UNH Professor Says the Digital Divide Persists in the U.S.
UNH Professor Says the Digital Divide Persists in the U.S.

ny Jackie Hennessey
Communications and Public Affairs Writer/Editor

Professor Eun-A Park, an expert on smartphone use and technology, says that while many people in the world are more digitally connected than ever thanks to smartphones, a third of Americans still have no broadband access, and 62 million American adults do not use the Internet at all.

This “digital divide” continues to grow across socio-economic and age lines, even as more adults purchase smartphones and tablets. But not all people use smartphones alike. In her research, Park uses a term the “smartphone divide” to delineate the different levels of access people have to smartphones and the various ways they use them.

Eun-A Park

The “divide” is often dependent on economic status and demographics, she explains.

Lack of Internet access can mean an inability to apply for work, as most major corporations and many small companies require online job applications and, for children, a distinct disadvantage in the classroom. Most importantly, people need Internet access to be part of the national and global conversation, Park says.

“To participate fully and deeply in a democracy, you need the tools to express what you have to say to be able to get into the discussion,” she said. “That’s why the concept of universal access is so important.”

At the same time, she warns that people must pause to think about just how engaged they want to be in that global online conversation.  Her research shows that constant engagement in smartphone use and other technologies is fundamentally changing the way people interact with one another and the way they live.

Park, an assistant professor in the department of communication, film and media studies who has addressed these issues at conferences around the country, presented her findings on the smartphone and digital divide on campus last spring. She will speak again this fall at UNH, focusing on the positive and negative influence of smartphone technologies on people’s lives.

Park says we are becoming a world of people who look down into our gadgets instead of out at the natural world or into each other’s eyes. People are texting rather than having face-to-face conversations, and that is having a profound effect on people of all ages and backgrounds, particularly younger generations.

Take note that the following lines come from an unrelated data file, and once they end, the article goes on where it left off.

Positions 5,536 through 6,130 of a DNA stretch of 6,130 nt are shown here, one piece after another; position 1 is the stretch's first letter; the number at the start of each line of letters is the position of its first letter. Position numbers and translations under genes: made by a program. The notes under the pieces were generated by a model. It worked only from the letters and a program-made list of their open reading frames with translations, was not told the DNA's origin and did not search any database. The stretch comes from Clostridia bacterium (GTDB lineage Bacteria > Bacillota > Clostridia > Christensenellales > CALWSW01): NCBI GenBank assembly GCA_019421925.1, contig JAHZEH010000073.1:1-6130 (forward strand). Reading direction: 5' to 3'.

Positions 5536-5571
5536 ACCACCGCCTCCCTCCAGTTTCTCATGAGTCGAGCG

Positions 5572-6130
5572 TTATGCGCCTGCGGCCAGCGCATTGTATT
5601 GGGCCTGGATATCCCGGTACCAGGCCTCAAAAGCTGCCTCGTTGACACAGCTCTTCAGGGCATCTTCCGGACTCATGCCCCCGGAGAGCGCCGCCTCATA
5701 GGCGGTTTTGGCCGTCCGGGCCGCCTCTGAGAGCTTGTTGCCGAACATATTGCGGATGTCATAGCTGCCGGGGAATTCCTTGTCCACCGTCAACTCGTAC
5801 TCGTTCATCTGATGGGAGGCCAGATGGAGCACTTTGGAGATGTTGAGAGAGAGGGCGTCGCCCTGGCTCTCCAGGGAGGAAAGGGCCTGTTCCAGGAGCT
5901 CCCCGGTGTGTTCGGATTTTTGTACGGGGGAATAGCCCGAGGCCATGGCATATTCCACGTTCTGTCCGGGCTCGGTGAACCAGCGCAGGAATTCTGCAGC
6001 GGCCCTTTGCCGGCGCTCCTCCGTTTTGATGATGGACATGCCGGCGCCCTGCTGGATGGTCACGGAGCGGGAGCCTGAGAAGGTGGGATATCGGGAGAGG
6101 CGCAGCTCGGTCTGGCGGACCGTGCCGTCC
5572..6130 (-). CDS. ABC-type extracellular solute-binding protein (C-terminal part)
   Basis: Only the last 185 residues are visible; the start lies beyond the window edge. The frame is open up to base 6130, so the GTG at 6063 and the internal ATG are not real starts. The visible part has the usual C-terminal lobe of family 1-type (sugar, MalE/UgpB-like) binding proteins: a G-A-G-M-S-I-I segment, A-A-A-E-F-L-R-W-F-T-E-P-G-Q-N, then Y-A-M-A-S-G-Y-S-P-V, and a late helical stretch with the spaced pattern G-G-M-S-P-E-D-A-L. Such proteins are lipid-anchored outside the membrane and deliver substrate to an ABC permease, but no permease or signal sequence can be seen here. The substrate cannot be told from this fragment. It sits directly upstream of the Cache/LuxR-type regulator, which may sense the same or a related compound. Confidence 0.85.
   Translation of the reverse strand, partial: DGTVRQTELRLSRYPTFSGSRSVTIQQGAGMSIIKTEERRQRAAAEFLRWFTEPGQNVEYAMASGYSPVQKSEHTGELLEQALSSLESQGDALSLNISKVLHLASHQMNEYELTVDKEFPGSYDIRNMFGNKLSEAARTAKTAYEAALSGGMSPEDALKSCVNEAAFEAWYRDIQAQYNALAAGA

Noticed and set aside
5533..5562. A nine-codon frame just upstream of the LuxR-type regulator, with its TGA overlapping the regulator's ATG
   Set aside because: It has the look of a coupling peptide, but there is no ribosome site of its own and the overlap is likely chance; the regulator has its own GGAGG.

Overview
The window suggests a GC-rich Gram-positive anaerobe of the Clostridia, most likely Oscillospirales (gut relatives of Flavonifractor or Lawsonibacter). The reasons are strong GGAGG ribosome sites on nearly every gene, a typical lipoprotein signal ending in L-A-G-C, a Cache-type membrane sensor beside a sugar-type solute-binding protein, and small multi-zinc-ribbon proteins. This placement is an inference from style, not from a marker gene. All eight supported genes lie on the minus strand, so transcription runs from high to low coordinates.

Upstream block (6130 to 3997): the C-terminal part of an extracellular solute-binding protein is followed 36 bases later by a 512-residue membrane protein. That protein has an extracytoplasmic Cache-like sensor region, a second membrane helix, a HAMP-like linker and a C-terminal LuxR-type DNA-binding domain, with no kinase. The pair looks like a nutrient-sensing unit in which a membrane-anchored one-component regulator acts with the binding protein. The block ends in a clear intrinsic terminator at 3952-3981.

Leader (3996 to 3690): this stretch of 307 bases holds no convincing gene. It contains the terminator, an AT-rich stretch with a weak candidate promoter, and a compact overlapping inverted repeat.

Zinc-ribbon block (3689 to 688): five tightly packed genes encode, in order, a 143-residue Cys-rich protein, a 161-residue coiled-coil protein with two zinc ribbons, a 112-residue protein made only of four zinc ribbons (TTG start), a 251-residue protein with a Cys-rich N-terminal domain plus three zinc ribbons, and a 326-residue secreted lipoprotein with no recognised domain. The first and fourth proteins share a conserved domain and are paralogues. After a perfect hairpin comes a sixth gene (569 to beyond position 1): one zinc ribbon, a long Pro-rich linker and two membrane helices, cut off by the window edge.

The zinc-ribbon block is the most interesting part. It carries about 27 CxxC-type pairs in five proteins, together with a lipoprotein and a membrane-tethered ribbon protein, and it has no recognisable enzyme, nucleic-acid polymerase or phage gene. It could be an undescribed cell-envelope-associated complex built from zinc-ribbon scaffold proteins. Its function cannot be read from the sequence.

“The big debate is ‘do smartphones bring humans closer together or farther apart?’" she asked. “For all our connectedness, are we growing estranged from each other? People are relating to one another – but not deeply – and they text often to avoid conversation.” She points to a study by Sherry Turkle, an MIT professor, who says that using smartphones causes people to exist “alone together.”

Park says studies show – and her own experience and that of her colleagues at other universities bears out – that smartphone use is changing the way students act in the classroom. “The United States always was known as the place where students were very active in the classroom,” she said. "They wanted their voices to be heard. Now we have what my colleagues and I call 'the weird silence' You ask a question, and you know students know the material, but they do not speak.” The number of these moments is increasing, she says.

Park says that while the Internet is often called the entry point to a global world that promotes a healthy exchange of new ideas, many people go to sites that are connected to ideologies they support, featuring ideas they are already familiar with. She says even Twitter – with millions of users – is dominated by about 20,000 key users, most of whom are celebrities, sports figures and members of the media. The majority of daily tweets are retweets of what those people have to say. “It isn’t the free market exchange of ideas people think it is,” she said.

Still, Park believes it is important that all people have access to the Internet. The promises made back in the 1990s – that everyone would be on the information superhighway and that students in urban centers and rural outposts would have equal access – have not borne out. While just about every school in the nation is linked to the Internet, the connection is often very slow in certain parts of the country, and computers often are obsolete.

The U.S. ranks 16th in the world in digital access and digital literacy, while South Korea, Norway, Finland and Japan lead the way, Park says. One area where the nation is making up ground is in the creation of public computing centers at libraries, community colleges, senior centers and stand-alone computer centers where members of the public can access computers and also take courses in computer literacy.

“It is,” said Park, “a fascinating field to study.”

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